Washington, D.C. -- House Democratic Leader Nancy Pelosi released the following statement this evening on the final version of the 9/11 intelligence reform bill, which passed the House by a vote of 336 to 75:
“More than four months ago, the 9/11 Commission made a critical judgment. It concluded that the United States intelligence community was not structured properly to counter the threats, including terrorism, that our nation was likely to face in the years to come.
“In response to that judgment, the bipartisan 9/11 Commission unanimously issued 41 recommendations to make America safer. The most critical of these was the creation of a powerful manager for the intelligence community, one with the authority to establish budgets, and to move money and people between agencies as dictated by changing needs.
“The Commission’s conclusion and this recommendation mirrored a similar judgment made two years ago by a Congressional Joint Inquiry that neither the President nor the Republican Congress acted upon. Thank heavens we are acting today.
“The 9/11 Commission’s recommendations – and the tireless advocacy of the 9/11 Commission and the victims’ families – gave us the opportunity to produce a better result today. We are all greatly in their debt.
“Today, after months of delay by House Republicans, the Congress finally has the opportunity to pass legislation that will help protect America and all Americans. This legislation will overhaul our intelligence agencies; improve aviation, border, and maritime security; and facilitate the work of police, firefighters, and other emergency responders. This bill also creates a Director of National Intelligence, though the position is not as strong as was envisioned by the Commission or as contained in the Senate bill.
“In the past few weeks, some have raised concerns that this bill would somehow affect the chain of command relationship in the Department of Defense and therefore make it difficult for military commanders to get the intelligence they need for battlefield operations. I do not believe those concerns were justified, and I hope that the conference committee’s effort to address them does not embolden those who feel threatened by the prospect of change. Make no mistake: For nearly 60 years the management of the intelligence community has been a shared responsibility between the Director of Central Intelligence and the Secretary of Defense. That system no longer works. This legislation embodies a fundamental change from shared management to unity of management. I urge the President not to weaken that principle when he issues implementing regulations.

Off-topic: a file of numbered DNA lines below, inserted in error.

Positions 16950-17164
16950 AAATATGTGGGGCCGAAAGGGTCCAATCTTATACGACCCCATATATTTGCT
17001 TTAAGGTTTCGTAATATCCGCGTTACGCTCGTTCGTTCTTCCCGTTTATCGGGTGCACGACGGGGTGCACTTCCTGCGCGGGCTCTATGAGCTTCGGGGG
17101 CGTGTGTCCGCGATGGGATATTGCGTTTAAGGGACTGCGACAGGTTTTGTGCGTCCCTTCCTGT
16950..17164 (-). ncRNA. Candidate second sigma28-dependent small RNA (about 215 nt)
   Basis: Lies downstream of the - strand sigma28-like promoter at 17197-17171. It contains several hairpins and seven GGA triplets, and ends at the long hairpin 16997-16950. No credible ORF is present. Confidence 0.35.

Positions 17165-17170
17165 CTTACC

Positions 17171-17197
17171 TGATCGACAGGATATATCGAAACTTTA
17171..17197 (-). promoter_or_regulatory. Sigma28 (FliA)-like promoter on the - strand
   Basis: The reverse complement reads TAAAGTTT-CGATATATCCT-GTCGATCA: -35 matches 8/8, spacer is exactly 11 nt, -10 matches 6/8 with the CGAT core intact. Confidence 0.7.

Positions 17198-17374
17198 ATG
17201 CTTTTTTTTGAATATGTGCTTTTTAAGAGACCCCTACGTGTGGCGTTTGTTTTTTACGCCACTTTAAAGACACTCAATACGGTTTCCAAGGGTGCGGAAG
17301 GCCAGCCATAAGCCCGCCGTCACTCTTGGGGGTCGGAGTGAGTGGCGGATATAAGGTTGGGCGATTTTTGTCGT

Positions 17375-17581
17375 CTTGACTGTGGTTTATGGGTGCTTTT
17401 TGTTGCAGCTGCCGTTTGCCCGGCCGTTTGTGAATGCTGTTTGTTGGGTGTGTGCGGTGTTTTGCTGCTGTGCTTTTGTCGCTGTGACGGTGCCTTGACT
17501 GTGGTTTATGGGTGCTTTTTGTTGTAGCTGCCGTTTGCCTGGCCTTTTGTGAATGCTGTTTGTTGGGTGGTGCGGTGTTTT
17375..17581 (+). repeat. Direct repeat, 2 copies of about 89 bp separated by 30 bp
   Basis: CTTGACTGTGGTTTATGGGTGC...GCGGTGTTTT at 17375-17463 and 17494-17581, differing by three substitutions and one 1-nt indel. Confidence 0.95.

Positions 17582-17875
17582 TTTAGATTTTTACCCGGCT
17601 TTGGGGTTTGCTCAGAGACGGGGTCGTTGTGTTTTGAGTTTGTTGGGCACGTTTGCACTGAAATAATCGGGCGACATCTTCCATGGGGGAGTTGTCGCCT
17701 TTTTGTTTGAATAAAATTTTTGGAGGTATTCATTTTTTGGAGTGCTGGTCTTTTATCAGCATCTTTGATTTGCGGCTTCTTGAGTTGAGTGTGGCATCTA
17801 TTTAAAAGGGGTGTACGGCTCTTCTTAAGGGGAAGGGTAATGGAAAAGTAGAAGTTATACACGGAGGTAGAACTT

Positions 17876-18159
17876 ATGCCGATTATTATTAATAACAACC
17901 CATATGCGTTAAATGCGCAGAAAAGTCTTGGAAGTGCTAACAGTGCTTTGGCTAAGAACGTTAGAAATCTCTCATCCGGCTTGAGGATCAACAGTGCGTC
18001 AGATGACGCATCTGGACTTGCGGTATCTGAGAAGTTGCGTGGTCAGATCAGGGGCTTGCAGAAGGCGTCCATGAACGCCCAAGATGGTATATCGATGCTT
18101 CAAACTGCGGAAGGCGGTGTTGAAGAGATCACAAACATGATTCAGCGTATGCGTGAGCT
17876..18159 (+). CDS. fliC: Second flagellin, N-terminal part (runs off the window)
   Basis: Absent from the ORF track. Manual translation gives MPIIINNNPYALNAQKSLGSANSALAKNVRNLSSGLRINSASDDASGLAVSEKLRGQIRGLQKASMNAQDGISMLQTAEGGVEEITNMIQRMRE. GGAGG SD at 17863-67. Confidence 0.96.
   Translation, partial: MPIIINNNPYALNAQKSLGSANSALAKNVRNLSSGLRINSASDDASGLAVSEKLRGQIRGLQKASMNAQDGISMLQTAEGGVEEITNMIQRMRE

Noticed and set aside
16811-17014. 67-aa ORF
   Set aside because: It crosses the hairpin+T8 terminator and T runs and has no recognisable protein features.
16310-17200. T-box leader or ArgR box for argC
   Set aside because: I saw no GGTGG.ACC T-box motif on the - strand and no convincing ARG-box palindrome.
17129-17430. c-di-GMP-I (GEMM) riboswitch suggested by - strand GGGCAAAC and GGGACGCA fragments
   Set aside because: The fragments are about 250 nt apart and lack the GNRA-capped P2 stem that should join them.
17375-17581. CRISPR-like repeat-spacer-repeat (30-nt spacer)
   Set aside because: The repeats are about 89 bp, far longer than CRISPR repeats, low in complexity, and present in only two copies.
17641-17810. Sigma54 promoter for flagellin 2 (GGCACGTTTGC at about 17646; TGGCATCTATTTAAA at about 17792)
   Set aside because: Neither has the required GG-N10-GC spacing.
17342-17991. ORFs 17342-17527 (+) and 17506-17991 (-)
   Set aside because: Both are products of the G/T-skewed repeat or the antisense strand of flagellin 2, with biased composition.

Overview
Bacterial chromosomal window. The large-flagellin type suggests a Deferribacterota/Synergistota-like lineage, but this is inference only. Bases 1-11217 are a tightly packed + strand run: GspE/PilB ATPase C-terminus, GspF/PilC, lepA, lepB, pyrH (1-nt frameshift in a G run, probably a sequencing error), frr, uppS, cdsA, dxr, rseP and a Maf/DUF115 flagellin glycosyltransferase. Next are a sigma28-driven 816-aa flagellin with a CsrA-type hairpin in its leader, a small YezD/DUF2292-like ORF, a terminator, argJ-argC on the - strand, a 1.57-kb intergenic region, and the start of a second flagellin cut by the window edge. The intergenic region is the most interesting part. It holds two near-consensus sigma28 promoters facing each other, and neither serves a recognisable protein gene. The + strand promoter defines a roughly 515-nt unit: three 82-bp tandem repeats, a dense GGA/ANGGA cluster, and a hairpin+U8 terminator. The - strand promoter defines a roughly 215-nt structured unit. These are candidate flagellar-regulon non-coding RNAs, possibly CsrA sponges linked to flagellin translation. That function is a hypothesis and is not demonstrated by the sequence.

“Another significant recommendation was the establishment of a civil liberties board. As we protect and defend the American people from terrorism, we must also protect and defend the Constitution and the civil liberties contained therein. Again, I wish the conferees could have agreed on a stronger board, as was contained in the Senate bill. Instead, we will have to rely on the dedication and stature of those appointed to the board to overcome any weaknesses in its powers.
“Thankfully, the worst of the extraneous provisions on immigration and law enforcement that were in the House bill have been removed due to the firm resolve of a majority of the members of the conference committee. I hope that the Republican leadership will not tarnish this achievement today with commitments to vote on ill-advised changes to our immigration laws in the next Congress.
“There is one recommendation of the 9/11 Commission that we are not considering today and that is congressional oversight. In addition to the changes in the executive branch, the Commission also recommended changes in the intelligence oversight process in the Congress. Without effective congressional oversight, the reforms put in place by this bill will be less successful in protecting the American people. I look forward to working with Speaker Hastert in a bipartisan way to institute more effective congressional oversight.
“Today, we must move forward. This bill, although not perfect, strengthens the process by which we manage the collection, processing, and dissemination of intelligence. In so doing, it reduces risk to the American people. It honors the work of the 9/11 Commission.
“And I hope it will bring some comfort to the families of the victims of the 9/11 attacks. We owe them – and all of the American people – at least this much. I urge my colleagues to support this bill."